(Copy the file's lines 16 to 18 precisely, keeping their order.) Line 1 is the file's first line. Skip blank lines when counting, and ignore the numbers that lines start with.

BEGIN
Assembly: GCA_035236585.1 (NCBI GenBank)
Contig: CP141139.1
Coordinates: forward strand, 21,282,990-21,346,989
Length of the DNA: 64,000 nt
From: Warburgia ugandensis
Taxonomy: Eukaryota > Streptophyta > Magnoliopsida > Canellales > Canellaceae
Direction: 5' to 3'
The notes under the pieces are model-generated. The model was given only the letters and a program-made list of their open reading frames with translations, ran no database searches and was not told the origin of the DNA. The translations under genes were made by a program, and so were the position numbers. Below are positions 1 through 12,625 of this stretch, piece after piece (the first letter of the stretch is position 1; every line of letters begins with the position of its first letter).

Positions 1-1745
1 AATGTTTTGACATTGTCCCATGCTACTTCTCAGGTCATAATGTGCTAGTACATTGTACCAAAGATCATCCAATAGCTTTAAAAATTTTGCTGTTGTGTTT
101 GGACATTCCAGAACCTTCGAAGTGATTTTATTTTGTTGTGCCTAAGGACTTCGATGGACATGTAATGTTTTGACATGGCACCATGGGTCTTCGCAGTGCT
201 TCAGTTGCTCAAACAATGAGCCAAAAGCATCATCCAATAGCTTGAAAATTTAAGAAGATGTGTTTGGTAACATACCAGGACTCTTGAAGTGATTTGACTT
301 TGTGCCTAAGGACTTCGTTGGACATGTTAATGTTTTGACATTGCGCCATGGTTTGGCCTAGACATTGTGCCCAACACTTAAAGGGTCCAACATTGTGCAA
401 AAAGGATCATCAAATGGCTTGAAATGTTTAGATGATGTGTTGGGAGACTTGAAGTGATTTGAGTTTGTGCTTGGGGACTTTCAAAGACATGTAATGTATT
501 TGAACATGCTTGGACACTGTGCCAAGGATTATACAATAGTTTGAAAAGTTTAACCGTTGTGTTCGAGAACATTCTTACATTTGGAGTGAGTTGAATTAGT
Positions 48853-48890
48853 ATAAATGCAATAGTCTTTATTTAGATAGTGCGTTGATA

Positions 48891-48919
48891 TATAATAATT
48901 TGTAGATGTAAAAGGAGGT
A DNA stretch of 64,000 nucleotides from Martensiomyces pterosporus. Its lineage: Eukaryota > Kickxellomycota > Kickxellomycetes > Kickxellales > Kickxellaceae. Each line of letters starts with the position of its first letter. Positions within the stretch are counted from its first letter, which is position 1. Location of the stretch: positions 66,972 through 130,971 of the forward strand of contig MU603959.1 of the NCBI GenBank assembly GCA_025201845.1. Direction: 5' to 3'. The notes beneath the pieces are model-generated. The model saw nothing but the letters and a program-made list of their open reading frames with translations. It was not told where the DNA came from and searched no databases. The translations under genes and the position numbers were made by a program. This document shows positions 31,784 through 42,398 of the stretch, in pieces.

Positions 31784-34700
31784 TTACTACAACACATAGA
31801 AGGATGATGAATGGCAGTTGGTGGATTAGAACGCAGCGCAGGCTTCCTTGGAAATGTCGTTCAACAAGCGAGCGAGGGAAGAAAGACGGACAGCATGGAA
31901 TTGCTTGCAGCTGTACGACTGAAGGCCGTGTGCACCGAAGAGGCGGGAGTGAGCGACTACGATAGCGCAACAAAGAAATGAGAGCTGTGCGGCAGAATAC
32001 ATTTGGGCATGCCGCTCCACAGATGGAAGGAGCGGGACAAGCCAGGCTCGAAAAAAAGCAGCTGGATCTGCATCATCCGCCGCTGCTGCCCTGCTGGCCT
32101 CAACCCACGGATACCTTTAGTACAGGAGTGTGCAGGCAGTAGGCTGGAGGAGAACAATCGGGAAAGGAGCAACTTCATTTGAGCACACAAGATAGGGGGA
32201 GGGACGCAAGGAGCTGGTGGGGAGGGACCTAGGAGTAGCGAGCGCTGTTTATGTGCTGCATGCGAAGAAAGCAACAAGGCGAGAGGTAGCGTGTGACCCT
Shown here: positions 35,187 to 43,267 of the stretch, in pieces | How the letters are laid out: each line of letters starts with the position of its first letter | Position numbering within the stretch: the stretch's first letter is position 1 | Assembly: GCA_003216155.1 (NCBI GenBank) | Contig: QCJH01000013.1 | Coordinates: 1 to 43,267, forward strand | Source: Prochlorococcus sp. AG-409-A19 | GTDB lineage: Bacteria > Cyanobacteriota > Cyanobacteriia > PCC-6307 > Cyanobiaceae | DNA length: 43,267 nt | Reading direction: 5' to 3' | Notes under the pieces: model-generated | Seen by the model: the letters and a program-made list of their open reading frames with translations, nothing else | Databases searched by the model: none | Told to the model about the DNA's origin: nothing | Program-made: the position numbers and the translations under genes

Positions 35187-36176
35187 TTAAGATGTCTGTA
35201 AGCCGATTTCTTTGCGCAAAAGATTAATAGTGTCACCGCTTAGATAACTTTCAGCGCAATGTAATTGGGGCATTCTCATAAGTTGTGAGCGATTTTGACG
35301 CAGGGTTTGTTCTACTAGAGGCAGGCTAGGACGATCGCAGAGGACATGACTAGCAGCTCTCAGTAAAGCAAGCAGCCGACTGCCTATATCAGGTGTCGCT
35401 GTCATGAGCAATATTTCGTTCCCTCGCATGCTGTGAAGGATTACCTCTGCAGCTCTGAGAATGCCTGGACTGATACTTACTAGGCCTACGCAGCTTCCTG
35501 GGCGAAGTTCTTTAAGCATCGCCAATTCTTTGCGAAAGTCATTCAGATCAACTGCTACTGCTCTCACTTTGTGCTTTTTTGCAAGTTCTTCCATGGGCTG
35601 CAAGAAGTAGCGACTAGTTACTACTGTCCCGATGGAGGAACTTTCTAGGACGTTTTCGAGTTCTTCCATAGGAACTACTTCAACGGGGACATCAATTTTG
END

Positions 48853-48890
48853 ATAAATGCAATAGTCTTTATTTAGATAGTGCGTTGATA

Positions 48891-48919